It’s no secret that the world’s airlines, almost without exception, are not happy with bottom line results from their air cargo revenues.
The whys and wherefores are many and have been the subject of discussion for the past five years or so.
Too much capacity, increased fuel prices, higher operating costs and other factors are the reasons behind a certain re-thinking at airline board room level as to the sustainability and
feasibility of their cargo operations.
Unnecessary thinking, one might say, as carriers had some years ago come to terms with the fact that a streamlined cargo product, especially in the bellies of their passenger fleets, brought much needed revenue and added positively to the operating bottom line.
On top of this, the economic slowdown has considerably affected cargo flows and shippers willingness to pay the rates needed by the carriers to at least “break-even.”
Fact is, they (carriers) need cargo, especially in the holds of the passenger aircraft.
Many are operating with long range aircraft such as the Boeing 777-200ER and Airbus A330, both of which, even with full loads on the passenger decks, have enough space and weight available for cargo.
General cargo rates have dropped - forcing those willing to take the initiative to look for higher paying cargo flows.
“Cool” products are on the way up!
Some time back many carriers shunned the idea of carrying flowers, fruits and vegetables as this was either considered as too much work, or in the case of cut flowers, too bulky.
The transport of these products was basically left to the “all freighter aircraft.”
This thinking has changed.
“Cool” has become “Cool” and enormous sums are being invested by carriers and handlers alike in order to accommodate for the carriage of anything which requires low temperature transport. So called Cool Chain Operators are springing up on a regular basis, intending to be at the forefront of this fast expanding market segment.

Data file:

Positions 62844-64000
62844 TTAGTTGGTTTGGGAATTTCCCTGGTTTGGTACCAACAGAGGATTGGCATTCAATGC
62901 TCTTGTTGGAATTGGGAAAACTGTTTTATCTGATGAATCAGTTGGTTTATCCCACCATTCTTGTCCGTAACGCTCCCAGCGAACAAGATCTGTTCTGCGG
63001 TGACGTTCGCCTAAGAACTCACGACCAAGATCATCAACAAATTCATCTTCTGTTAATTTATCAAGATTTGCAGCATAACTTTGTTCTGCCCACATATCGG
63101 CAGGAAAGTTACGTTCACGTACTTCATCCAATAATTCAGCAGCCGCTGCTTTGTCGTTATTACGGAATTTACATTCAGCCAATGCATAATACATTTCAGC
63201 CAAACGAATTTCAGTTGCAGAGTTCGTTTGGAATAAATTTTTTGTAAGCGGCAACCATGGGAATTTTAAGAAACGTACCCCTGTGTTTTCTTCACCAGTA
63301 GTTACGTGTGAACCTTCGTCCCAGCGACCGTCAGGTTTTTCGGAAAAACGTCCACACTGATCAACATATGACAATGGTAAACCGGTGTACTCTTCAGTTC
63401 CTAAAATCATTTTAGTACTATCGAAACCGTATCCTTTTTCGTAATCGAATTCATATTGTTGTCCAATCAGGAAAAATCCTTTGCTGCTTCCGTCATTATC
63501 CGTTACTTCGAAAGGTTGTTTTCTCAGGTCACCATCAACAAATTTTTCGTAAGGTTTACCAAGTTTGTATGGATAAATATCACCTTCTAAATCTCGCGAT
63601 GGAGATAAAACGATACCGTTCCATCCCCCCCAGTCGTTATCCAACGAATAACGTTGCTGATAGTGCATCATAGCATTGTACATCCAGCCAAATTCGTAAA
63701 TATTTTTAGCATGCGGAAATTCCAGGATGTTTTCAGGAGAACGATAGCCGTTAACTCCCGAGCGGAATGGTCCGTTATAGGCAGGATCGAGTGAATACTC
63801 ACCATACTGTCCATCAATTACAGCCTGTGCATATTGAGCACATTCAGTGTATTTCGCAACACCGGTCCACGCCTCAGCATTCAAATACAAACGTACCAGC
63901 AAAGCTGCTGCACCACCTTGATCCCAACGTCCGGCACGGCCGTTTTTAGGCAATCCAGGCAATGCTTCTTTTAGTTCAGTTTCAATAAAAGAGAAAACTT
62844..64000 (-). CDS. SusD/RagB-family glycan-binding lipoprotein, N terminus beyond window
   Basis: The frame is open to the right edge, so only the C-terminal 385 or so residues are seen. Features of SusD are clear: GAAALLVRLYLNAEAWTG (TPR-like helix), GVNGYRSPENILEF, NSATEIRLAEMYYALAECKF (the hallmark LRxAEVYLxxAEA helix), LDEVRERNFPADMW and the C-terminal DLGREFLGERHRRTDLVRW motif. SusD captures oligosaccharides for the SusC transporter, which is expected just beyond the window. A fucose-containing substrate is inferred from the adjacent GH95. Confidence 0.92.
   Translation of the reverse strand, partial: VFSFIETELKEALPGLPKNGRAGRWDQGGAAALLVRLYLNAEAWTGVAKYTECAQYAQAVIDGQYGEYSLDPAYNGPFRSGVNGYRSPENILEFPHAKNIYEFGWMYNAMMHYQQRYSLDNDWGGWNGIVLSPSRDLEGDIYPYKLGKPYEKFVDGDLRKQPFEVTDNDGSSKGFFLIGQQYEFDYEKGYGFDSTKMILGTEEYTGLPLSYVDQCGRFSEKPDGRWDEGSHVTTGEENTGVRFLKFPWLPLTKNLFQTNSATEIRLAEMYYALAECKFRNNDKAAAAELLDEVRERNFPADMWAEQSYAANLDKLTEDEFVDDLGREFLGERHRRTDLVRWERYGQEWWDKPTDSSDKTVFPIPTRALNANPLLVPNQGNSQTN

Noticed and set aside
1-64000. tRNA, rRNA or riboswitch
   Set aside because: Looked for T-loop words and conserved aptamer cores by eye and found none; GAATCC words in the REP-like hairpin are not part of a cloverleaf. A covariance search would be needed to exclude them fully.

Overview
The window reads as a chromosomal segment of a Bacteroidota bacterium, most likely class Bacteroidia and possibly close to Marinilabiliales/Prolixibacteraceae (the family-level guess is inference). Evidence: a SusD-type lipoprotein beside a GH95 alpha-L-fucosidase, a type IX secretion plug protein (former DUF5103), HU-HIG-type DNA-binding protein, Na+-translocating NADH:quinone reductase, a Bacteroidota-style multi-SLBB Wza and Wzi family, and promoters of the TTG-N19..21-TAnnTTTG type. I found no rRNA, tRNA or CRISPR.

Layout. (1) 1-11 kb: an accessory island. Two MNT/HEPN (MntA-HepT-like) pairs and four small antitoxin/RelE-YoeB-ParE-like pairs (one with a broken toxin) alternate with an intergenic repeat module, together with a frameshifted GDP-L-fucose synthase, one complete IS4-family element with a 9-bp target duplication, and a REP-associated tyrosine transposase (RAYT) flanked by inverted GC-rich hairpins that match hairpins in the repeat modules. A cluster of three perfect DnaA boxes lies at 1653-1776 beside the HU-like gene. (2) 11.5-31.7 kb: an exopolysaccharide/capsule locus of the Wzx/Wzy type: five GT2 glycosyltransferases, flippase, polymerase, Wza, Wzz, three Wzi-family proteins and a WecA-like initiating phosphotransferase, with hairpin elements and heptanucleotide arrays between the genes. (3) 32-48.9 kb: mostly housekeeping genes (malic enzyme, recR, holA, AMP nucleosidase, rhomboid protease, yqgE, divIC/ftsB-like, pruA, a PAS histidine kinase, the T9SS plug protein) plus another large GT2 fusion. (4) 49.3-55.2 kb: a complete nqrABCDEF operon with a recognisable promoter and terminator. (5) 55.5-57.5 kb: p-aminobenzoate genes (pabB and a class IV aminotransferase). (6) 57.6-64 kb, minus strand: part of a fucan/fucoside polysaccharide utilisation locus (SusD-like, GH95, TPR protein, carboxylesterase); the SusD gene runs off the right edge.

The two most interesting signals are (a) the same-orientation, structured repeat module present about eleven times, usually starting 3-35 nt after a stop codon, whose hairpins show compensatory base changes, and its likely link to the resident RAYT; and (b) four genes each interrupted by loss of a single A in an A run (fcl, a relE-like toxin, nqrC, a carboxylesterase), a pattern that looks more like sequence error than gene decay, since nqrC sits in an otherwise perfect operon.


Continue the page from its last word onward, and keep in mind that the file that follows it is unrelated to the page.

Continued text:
Temperature Controlled Systems - this is what’s becoming foremost in the air cargo scene.
Why? - not just for perishables but simply because the world demand for pharmaceuticals and suchlike products has grown so fast, that delivery is almost always demanded by air freight.
China is now positioning itself to become a large player as an exporter of pharmaceutical products.
It is well known that China is probably the world’s third largest consumer of pharmaceutical products, with much of this originating in the United States and being flown in on a regular basis by both U.S. and Chinese carriers.
Now, the shoe is also on the other foot.
China will increase pharmaceutical production in such a way that they will end up as the world’s fifth largest exporter by the end of this decade.
And, it’s not just China!
Take San Juan in Puerto Rico, for example.
There, enormous amounts of medical products are made and it comes as no surprise that Panalpina, in conjunction with Cargolux, will start a weekly B747F service to Luxemburg to carry this highly sensitive and well paying cargo.
The list can go on and on.
Almost all of the top carriers have invested heavily in their own Temperature Controlled Services or Cool Chains.
Be it for example, IAG Cargo, Cargolux, Cathay, Lufthansa, Emirates - all have brought their cool centers up-to-date and many are busy investing in brand new facilities around the world just to cater for the demand.
- Cool trucks which can take the cargo directly from the aircraft to the consignees.
- Airport cooling facilities designed purely for the storage of pharmaceuticals.
- Aircraft being designed with sophisticated and far better temperature controlled bellies to ensure the cargo remains at the desired temperature in flight. The best example so far being the Boeing 787.
- Special Cool Chain conferences are being held worldwide aimed at pushing the carrier, handler and shipper products.
Lucrative biz segment
It’s also a fact that these highly sensitive products are expensive and that higher air freight rates demanded by the carriers are being paid by shippers.
Most of the investment in equipment needed for this transport comes from the carriers and handlers.
Therefore, they deserve to have the cream on the cake.
It’s a lucrative business and one which seems to have come at the right time so that airlines can boost their cargo bottom lines.
It will expand by at least 10%-15% per annum and the demand seems endless.
So, will it bring more money in the long term for the hard hit airlines?
We certainly hope so and if the shippers are clever they will not try to push carriers down on rates.
The investment is too high and it’s only airlines and handlers who invest prudently in this market segment, who will remain on top.
John Mc Donagh